June 11, 1955: Horrific crash at Le Mans leaves 84 dead and hundreds injured

A high-speed accident two hours into the world-famous Le Mans race saw Pierre Levegh’s Mercedes somersault into the grandstand, killing the driver and spectators on impact and starting a fire in which many more perished.

The worst accident in motor racing history claimed the lives of a driver and 83 spectators, as well as injuring over 120 more on this day in 1955, at the annual Le Mans 24 hour race in north-west France.

Around 250,000 spectators had gathered to watch the classic sports car race, an endurance test around an 8.38-mile course which had remained largely unchanged since it began in 1923 – when the top speed of cars taking part was more than 90mph slower than it was in 1955.

As you can see from the graphic footage of the accident in the video above, about two hours into the race, a Mercedes 300 SLR driven by Frenchman Pierre Levegh clipped the rear of the Austin-Healey driven by Lance Macklin of Britain. It took to the air and ploughed into an earth embankment in front of the spectator grandstand at around 150mph.

Spectators flee from the burning wreckage of Pierre Levegh's Mercedes.

The car hit the banking with such force that it somersaulted and began to break up, sending parts (including the bonnet and front axle) and twisted metal flying into the packed crowd. Levegh was thrown clear but killed instantly, while the remains of the car exploded into flames.

[May 1, 1994: Formula 1 legend Ayrton Senna is killed at the San Marino Grand Prix]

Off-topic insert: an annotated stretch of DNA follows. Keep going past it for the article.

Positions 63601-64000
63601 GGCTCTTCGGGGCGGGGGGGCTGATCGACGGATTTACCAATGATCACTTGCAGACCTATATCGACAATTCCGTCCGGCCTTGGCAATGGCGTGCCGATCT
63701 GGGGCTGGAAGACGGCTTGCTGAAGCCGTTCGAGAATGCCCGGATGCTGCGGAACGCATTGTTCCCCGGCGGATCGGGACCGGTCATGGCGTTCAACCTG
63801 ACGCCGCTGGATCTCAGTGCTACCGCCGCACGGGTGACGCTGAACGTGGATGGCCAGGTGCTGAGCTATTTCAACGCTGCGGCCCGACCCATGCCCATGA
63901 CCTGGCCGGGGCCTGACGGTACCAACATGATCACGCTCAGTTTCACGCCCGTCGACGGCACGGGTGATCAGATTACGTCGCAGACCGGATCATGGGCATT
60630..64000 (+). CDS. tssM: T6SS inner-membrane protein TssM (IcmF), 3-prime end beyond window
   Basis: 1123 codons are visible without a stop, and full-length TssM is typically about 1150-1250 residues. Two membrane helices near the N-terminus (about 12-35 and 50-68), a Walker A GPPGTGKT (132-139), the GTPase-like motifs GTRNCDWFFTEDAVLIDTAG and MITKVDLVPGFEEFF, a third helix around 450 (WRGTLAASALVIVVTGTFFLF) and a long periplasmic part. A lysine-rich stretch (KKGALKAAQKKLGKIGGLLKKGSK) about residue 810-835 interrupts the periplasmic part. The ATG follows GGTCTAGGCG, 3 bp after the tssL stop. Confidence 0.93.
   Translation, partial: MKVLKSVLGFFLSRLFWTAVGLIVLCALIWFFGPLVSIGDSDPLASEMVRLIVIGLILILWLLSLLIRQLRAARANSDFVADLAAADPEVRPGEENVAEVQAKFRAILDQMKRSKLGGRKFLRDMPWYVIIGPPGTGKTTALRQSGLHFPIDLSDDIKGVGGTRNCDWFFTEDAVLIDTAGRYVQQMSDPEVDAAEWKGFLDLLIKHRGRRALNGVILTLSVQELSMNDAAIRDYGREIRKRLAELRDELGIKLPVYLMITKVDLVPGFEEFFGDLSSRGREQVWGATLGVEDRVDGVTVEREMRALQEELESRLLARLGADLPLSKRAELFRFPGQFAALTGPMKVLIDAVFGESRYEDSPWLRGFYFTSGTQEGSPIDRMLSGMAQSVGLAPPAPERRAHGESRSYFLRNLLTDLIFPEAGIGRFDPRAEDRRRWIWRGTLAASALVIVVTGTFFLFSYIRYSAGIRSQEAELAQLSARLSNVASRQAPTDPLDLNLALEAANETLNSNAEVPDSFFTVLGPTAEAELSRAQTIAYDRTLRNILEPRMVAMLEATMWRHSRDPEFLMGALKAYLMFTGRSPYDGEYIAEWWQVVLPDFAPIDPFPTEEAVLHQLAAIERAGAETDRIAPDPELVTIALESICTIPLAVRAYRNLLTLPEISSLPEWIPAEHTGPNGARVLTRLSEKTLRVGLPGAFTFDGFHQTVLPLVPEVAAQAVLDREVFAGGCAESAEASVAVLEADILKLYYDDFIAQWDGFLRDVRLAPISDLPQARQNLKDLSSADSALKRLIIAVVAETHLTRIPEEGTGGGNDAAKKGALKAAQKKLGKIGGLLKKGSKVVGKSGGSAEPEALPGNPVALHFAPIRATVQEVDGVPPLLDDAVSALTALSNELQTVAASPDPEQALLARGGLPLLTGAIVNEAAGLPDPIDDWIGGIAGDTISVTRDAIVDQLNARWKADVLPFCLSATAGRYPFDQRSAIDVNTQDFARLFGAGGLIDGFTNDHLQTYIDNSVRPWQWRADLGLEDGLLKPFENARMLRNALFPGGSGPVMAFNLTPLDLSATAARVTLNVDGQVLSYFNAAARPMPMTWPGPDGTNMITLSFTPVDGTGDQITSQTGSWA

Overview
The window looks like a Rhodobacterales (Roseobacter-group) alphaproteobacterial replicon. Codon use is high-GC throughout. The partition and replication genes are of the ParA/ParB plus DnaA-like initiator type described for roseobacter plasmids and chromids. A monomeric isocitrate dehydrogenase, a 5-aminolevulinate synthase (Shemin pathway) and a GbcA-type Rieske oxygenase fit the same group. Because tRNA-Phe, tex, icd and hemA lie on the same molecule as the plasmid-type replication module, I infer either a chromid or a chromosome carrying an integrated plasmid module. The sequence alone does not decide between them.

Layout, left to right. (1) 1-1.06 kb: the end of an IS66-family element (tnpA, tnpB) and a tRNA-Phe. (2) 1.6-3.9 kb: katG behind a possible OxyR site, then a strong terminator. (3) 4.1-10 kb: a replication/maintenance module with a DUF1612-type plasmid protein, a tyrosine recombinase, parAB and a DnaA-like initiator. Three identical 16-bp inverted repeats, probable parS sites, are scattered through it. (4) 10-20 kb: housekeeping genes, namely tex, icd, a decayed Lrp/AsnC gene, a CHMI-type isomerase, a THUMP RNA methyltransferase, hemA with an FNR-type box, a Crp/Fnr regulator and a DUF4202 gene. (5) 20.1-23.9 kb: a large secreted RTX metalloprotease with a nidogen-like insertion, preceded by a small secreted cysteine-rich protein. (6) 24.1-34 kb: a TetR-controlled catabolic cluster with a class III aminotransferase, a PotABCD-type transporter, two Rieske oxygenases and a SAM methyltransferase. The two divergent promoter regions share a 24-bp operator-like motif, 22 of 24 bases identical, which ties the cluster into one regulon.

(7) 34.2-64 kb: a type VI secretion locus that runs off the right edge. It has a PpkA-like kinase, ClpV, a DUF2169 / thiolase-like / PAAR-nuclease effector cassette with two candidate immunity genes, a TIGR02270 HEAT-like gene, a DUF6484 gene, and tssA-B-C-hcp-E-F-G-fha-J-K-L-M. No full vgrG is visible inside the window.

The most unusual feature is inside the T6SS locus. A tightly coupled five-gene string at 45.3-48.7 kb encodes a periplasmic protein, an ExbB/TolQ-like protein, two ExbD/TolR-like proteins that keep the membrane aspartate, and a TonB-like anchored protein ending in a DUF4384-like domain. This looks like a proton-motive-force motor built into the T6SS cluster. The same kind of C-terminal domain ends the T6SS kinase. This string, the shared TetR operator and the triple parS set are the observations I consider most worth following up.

The car’s body, made of an ultra-lightweight magnesium alloy, burned more fiercely and at higher temperatures than vehicles made of other materials would – a situation exacerbated by stewards, who, in trying to douse it with water, actually worsened the fire which would burn for several hours.

The smoking wreckage of Pierre Levegh's Mercedes where it came to rest.

Horrifically, large numbers of those watching the race fatally close to the track were decapitated by the flying bonnet and axle. More were mown down by other detached parts of the wrecked car; still others were caught in the inferno caused by the explosion.

[April 7, 1968: Formula One champion Jim Clark killed in Hockenheim crash]

In spite of the crash the race continued, officially on the basis that thousands of departing spectators could block surrounding roads and hamper the rescue efforts of emergency services. The rest of the Mercedes team withdrew, and the race was eventually won by the D-Type Jaguar of Mike Hawthorn and Ivor Bueb.